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Review: Bang Bang! @ Exeter Northcott

Rating: 4 out of 5 stars

Bang Bang!, John Cleese’s stage debut, gives us everything we could expect of a farce: dropped and misplaced trousers, slammed doors and hiding in wardrobes. While it’s undeniable that the audience enjoys this, there’s a lingering feeling of nostalgia for a genre which has certainly passed its heyday.

Adapted from Georges Feydeau’s French farce Monsieur Chasse!, Bang Bang! centres on a story of marital deceit with the wronged Leontine (Tessa Peake-Jones) taking revenge on her philandering husband, Duchotel (Tony Gardner), by setting up her own affair with Doctor Moricet (Richard Earl). The two couples end up conducting their affairs in opposite apartments which the fallen Countess Latour (Wendi Peters) manages. Leontine and Duchotel’s desperate attempts to conceal their affairs from the other result in tremendous laughter from the audience. Continue reading Review: Bang Bang! @ Exeter Northcott

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Review: Salmon @ Exeter Phoenix

Entering Exeter Phoenix’s Workshop, we find protagonist Angus (Josh Smith) sprawled on a mattress, surrounded by marks of decay and neglect. In his litter of crushed beer cans, empty wrappers and cigarette packets, it’s easy to see that this is a man who’s not doing well. Yet Angus is much less capable of admitting this to himself. On this journey towards acceptance, writers and directors Constance McCaig and Eva Lily have shaped a compelling narrative that bravely faces drug-culture, mental health, and the difficulties of youth, delving into these complex themes with fierce honesty and intensity.
Continue reading Review: Salmon @ Exeter Phoenix

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Interview: Tessa Peake-Jones, Actor in Bang Bang!

Farce is “a particular sense of humour”, Tessa Peake-Jones admits as we sit down to chat in Bang Bang!’s rehearsal space at Exeter’s Maketank. It’s less than a week before their opening night at Exeter Northcott and for Peake-Jones, known for her roles in Only Fools and Horses and Granchester, this is her first experience acting what she refers to as “proper farce, traditional farce.” It is also the stage writing debut of British comedy legend, John Cleese, who has previously achieved global success with works such as Monty Python and Fawlty Towers. Continue reading Interview: Tessa Peake-Jones, Actor in Bang Bang!

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Interview: Wendi Peters, Actor in Bang Bang!

Adapted by John Cleese from a late 19th century comedy by Georges Feydeau, Bang Bang! begins its UK tour at the Exeter Northcott Theatre, performing from 6-15 February. It’s a farce about extra-marital affairs, deception, revenge, traps and chaos!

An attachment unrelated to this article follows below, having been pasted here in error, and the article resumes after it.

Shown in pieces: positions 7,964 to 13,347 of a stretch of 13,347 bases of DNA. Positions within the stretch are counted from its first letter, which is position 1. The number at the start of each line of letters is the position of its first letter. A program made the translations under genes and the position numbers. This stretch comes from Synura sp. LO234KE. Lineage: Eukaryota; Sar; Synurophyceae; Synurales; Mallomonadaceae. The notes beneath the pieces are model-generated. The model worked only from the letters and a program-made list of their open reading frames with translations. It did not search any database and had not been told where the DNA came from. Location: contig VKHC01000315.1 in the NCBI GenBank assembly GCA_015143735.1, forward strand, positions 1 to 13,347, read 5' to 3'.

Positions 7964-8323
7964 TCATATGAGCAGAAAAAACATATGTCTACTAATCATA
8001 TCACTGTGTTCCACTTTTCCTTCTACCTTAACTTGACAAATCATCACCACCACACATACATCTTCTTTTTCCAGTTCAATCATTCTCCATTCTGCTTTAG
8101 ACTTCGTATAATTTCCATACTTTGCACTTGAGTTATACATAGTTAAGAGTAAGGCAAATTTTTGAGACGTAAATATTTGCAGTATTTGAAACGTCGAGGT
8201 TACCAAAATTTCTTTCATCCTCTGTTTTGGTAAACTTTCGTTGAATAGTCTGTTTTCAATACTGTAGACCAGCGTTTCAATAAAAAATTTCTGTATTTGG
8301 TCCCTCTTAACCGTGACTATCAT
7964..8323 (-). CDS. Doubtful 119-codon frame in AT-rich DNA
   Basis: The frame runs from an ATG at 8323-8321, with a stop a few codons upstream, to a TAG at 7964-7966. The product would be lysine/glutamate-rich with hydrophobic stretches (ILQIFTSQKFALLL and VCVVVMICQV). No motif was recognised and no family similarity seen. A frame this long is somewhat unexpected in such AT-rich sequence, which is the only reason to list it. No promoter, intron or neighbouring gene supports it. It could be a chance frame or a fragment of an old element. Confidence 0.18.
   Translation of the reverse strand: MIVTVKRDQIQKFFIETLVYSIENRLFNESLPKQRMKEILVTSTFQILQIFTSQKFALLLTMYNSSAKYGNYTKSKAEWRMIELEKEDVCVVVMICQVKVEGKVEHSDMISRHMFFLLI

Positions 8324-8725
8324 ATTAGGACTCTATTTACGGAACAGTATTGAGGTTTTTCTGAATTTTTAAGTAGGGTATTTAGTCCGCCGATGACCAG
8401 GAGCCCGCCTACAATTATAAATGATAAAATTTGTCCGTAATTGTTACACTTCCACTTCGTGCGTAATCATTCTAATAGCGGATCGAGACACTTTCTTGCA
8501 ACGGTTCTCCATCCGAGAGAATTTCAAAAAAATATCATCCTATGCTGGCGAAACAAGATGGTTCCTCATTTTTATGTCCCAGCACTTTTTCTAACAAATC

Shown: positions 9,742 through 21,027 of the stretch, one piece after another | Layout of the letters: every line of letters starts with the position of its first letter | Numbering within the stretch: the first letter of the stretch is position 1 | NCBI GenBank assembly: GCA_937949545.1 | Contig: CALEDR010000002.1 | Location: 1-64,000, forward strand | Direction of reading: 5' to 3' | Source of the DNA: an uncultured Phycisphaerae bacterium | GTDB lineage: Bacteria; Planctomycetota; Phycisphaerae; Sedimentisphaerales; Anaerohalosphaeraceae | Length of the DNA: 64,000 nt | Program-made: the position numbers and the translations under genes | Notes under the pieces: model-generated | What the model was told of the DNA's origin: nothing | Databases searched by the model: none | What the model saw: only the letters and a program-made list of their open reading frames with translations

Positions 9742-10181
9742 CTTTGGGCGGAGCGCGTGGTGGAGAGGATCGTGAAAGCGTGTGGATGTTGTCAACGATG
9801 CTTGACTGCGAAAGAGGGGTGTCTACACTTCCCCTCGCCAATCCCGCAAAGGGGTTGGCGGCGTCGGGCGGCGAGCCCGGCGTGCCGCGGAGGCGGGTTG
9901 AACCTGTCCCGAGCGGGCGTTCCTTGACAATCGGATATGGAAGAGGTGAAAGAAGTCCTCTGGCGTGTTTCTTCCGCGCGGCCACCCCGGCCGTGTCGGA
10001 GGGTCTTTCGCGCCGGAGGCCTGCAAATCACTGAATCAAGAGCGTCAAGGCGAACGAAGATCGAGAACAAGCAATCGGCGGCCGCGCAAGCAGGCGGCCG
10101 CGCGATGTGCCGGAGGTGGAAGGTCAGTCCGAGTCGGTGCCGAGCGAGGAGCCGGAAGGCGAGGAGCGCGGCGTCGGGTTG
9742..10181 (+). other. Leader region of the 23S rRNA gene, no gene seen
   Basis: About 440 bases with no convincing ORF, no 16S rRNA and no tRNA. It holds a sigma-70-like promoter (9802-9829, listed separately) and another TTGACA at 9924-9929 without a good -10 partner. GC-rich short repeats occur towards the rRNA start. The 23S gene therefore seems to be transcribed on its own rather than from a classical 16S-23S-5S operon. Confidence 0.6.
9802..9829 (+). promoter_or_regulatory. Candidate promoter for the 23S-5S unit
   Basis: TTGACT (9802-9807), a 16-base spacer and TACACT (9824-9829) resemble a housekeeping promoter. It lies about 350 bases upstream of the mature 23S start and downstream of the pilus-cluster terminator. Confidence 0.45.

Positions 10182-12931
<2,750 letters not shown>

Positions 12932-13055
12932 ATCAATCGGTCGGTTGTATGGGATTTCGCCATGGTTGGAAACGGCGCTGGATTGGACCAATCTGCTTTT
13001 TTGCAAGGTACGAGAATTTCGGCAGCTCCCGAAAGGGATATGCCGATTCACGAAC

I interviewed Wendi Peters, who plays Countess Latour, prior to the show’s opening and was intrigued to hear how she’d describe the play in her own words. “Bang Bang! is a fast, funny farce. It’s absolute mayhem. But it’s brilliant mayhem.” Audiences can expect things to go “horribly wrong,” the unusual breaking of the fourth wall, for doors and wardrobes to come in, and a pair of trousers to play a role in the comedy (as is typical of farce). She affirms, “it is just brilliant, and it will definitely keep your attention and keep you laughing for a full two hours.” Continue reading Interview: Wendi Peters, Actor in Bang Bang!

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Review: Exeter University Shakespeare Company’s King Lear

Rating: 4 out of 5 stars

King Lear is fundamentally a play about intragenerational power struggles, and Exeter University Shakespeare Company’s powerful performance, directed by Megan Shepherd and Matt Smith, explores the intricacies of jealousy, love and madness in a remarkably insightful way. The close environment of the cathedral setting allows the audience to take on the role of Lear’s court, almost becoming part of the painful deterioration of the kingdom. Continue reading Review: Exeter University Shakespeare Company’s King Lear

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Review: A Taste of Honey @ Trafalgar Studios

A Taste of Honey, Shelagh Delaney’s debut play (written when she was just 19 years old), proves that being a product of its time does not stop art from being important to contemporary audiences. Bijan Sheibani’s current touring production, for the National Theatre and showing at Trafalgar Studios in London this holiday season, only serves to reiterate this point. When the play premiered at the Theatre Royal Stratford East in 1958, it was considered part of the post-war ‘kitchen sink’ genre because of how it revolutionised British theatre by questioning class, race, gender and sexuality in mid-20th century Britain. Continue reading Review: A Taste of Honey @ Trafalgar Studios